The Environmental Student Assembly and the USC Schwarzenegger Institute hosted author and environmentalist Per Espen Stoknes Thursday afternoon for a conversation about how students can help address the problem of climate change.
Stoknes, an international award-winning author and psychologist, told USC students that the best ways they can raise public awareness about the prevalence of environmental changes is by personalizing the problem. Former Gov. Arnold Schwarzenegger echoed his remarks.
“We know we have to communicate in a way where people feel they can take part and make an impact in this environmental crusade,” Schwarzenegger said.
Schwarzenegger added that people shouldn’t rely on the federal government to spur this movement, but rather, localize the problem by focusing on visible examples like garbage on the streets, smog in the air and runoff in our oceans, would inspire more people to help.
“I think in California we did a great job of always including the people and making them aware,” Schwarzenegger said.
He enforced the idea that politicians need to portray climate problem as something we can all benefit, and even profit, from.
“We all, as people, really have to get together and have a movement going so that everyone personalizes this issue and does his or her share to get us toward a greener and more renewable future,” Schwarzenegger said.
Stoknes’s most recent book, What We Think About When We Try Not to Think About Global Warming, discusses segments of the population that largely disregard the mounting scientific evidence that supports global warming. Similarly, Stoknes’ lecture at USC expressed innovative ways that anyone who cares about this issue, including college students, can “change the narrative,” so that others can start seeing that helping the environment is not only beneficial for the world, but also to them.
In order to do this, Stoknes talked about creating a movement similar to that of Martin Luther King Jr., where African American citizens protested against centuries of systematic racism. Stoknes said that, like King’s fight, which he called “the idea of the century,” climate change needed to create a “dream,” in order to make change.
One of the ways Stoknes tries to shift public perspective on climate change is by creating a brighter view of the future. He said that people are often discouraged by the multitude of disheartening facts about the environment portrayed in the media and by academics, and that providing a positive outlook on the future would encourage more people to get involved.
“What we need is a better story about the future.” Stoknes said. “When 6 percent of Americans believe that global warming is a solvable problem, 94 percent believe that it is not solvable. And because they believe it’s not solvable, people try not to think about it. So if you are faced with hell, what do you do? We need to sell a dream, and we know what effect King’s had.”
Stoknes added that those who support further environmental legislation shouldn’t have to the defend their position, despite claims that the costs associated with improving carbon efficiency in factories would result to less U.S. manufacturing jobs and more outsourcing. Rather, Stoknes cited recent efforts in energy efficient countries such as Denmark that have experienced a 5 percent growth in the past decade as examples of another personal incentive to help — that it can be profitable.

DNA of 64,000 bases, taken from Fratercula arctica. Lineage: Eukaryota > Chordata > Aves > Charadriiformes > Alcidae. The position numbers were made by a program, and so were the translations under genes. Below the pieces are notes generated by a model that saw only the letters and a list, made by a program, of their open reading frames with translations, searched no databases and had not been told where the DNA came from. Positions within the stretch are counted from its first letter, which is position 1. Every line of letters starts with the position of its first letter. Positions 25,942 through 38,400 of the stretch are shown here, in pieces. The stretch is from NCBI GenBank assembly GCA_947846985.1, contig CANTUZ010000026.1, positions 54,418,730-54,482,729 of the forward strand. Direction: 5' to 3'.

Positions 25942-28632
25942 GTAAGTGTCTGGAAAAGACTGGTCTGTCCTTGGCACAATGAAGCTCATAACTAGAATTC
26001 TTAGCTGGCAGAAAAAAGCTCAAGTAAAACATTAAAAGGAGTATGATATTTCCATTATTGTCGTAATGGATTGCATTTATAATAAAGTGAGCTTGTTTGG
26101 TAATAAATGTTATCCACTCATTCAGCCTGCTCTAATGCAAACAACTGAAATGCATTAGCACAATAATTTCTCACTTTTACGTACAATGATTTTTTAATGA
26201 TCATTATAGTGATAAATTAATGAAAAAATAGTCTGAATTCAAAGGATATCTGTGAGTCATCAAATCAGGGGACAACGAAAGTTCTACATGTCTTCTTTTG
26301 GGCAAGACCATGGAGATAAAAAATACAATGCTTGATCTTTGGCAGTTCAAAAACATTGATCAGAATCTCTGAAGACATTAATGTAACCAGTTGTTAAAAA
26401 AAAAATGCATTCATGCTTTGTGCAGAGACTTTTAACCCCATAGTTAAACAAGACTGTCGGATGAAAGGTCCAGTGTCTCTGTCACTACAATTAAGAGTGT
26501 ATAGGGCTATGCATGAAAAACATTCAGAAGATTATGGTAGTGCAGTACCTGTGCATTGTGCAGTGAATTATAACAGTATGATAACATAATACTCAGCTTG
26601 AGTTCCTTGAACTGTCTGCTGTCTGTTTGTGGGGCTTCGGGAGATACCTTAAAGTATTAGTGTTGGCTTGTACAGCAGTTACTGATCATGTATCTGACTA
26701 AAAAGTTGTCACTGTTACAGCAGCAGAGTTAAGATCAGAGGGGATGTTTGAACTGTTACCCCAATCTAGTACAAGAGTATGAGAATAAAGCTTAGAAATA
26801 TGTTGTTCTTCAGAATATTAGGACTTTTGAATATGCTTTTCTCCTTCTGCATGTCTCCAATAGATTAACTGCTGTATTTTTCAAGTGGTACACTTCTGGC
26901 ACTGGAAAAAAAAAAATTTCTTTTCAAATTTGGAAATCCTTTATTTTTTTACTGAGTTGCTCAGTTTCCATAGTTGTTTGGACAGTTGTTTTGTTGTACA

“I would counter that by talking about the narrative of smarter growth,” Stoknes said. “Smart investors are moving money towards energy efficient solutions, and the story we need to tell people is how we’re building the cities of the future so that we can be just as, and if not more productive, while leaving a significantly smaller carbon footprint. California has recently shown the world that it is not only smart, but profitable.”
Stoknes, who discussed localizing the issue of climate change, said that bringing awareness to college campuses would influence students to take this “lifestyle” and promote it among their own peers. He said that the USC community, which has already fostered an ethos of caring for the local population, could promote environmental awareness by emphasizing simple tasks like recycling, posting pictures of trash on social media or even supplying biodegradable solo cups at parties.
“I love USC because they believe that they should have an influence not only on the future of Los Angeles and California, but the future of all of the world,” Schwarzenegger said. “This is why they reach out to institutions from all over the world to get spectacular speakers like Stoknes and have the most amount of foreign students of any university in America. We want to have students from China going to school here so when they go back, they can be future leaders, who can implement the things that we’ve prioritized here — like doing their part to help the environment. We know it’s a global economy now and we’re all in this together.”
Stoknes ended his presentation saying that if there is going to be meaningful change, there has to be more unified movement, and that in order to do so, the narrative has to be changed from images of droughts, flash flooding and melting icebergs, to facts about the progress we can all enjoy if we do our part to help.
“All of the climate change is displayed within the framing of catastrophe. And of much doom.” Stoknes said. “I think that it has caused a fatigue that has started the stereotype that these problems are too far and out of our control. But really, we all need to help more than ever.”